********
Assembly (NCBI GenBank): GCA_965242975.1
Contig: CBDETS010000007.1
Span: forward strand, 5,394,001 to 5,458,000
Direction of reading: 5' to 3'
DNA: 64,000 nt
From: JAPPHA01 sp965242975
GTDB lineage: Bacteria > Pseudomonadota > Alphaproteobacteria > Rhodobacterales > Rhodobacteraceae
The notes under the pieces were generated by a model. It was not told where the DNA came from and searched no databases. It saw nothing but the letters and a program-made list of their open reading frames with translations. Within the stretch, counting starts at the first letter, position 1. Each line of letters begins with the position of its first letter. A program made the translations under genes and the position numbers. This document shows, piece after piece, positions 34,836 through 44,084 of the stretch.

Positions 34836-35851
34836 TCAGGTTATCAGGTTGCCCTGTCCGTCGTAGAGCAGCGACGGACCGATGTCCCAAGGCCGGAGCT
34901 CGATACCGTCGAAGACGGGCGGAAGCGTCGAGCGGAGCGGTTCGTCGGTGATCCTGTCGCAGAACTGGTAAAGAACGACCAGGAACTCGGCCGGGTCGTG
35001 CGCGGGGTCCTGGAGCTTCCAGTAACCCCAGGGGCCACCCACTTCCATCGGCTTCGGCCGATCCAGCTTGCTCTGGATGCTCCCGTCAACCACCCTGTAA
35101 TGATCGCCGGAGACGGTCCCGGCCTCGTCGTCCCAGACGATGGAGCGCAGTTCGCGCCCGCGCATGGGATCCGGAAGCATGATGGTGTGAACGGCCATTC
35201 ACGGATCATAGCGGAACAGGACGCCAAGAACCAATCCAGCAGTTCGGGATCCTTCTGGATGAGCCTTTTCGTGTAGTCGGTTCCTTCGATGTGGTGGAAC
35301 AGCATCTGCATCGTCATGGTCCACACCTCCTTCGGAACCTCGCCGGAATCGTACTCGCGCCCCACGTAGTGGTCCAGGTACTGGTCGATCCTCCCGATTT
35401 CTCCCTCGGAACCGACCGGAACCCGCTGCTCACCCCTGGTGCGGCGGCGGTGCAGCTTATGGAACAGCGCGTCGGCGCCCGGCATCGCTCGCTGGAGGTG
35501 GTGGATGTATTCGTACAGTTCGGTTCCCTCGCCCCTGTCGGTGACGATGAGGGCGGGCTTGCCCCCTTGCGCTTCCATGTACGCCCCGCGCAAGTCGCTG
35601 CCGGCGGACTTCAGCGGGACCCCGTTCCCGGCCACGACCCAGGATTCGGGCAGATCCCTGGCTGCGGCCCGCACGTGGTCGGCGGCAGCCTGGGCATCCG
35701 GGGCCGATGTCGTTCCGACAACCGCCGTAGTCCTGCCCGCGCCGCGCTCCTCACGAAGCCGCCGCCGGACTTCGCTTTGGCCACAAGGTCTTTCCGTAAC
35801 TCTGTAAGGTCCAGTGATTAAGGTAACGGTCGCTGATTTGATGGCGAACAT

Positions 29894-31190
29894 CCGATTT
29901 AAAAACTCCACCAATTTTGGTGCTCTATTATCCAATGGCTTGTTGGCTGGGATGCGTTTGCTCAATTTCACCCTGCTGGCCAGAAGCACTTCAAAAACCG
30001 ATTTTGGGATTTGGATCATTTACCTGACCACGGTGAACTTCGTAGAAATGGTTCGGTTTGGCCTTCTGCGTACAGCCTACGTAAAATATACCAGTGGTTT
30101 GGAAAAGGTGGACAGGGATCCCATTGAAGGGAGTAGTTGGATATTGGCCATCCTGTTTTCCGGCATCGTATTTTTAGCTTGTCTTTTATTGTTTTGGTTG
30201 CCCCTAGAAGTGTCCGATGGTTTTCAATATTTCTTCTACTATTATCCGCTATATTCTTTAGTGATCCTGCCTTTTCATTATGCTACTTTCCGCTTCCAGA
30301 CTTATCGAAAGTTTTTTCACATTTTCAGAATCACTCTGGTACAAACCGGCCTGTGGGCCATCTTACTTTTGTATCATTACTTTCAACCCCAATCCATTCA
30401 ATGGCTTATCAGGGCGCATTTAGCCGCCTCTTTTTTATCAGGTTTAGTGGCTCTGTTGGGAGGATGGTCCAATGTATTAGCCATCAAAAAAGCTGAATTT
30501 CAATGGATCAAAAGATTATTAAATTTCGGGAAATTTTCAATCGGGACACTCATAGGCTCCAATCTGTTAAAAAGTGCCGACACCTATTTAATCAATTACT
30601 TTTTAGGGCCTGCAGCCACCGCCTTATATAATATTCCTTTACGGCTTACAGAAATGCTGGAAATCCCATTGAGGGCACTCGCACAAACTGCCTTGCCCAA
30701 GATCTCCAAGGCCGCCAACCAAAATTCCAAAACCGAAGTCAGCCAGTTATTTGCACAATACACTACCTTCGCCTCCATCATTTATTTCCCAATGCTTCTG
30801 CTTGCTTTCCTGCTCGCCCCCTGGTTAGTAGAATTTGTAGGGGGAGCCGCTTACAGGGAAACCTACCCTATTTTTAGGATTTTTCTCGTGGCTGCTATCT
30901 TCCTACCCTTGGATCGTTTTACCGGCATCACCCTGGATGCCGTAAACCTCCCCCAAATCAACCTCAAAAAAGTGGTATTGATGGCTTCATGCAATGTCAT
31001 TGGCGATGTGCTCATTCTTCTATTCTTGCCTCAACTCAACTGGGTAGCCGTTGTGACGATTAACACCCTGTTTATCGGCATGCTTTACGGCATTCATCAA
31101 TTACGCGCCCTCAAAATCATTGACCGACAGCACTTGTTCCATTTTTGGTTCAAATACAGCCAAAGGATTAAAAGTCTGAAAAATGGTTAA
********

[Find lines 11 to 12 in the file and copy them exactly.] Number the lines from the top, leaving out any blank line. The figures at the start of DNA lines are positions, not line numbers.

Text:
34901 CGATACCGTCGAAGACGGGCGGAAGCGTCGAGCGGAGCGGTTCGTCGGTGATCCTGTCGCAGAACTGGTAAAGAACGACCAGGAACTCGGCCGGGTCGTG
35001 CGCGGGGTCCTGGAGCTTCCAGTAACCCCAGGGGCCACCCACTTCCATCGGCTTCGGCCGATCCAGCTTGCTCTGGATGCTCCCGTCAACCACCCTGTAA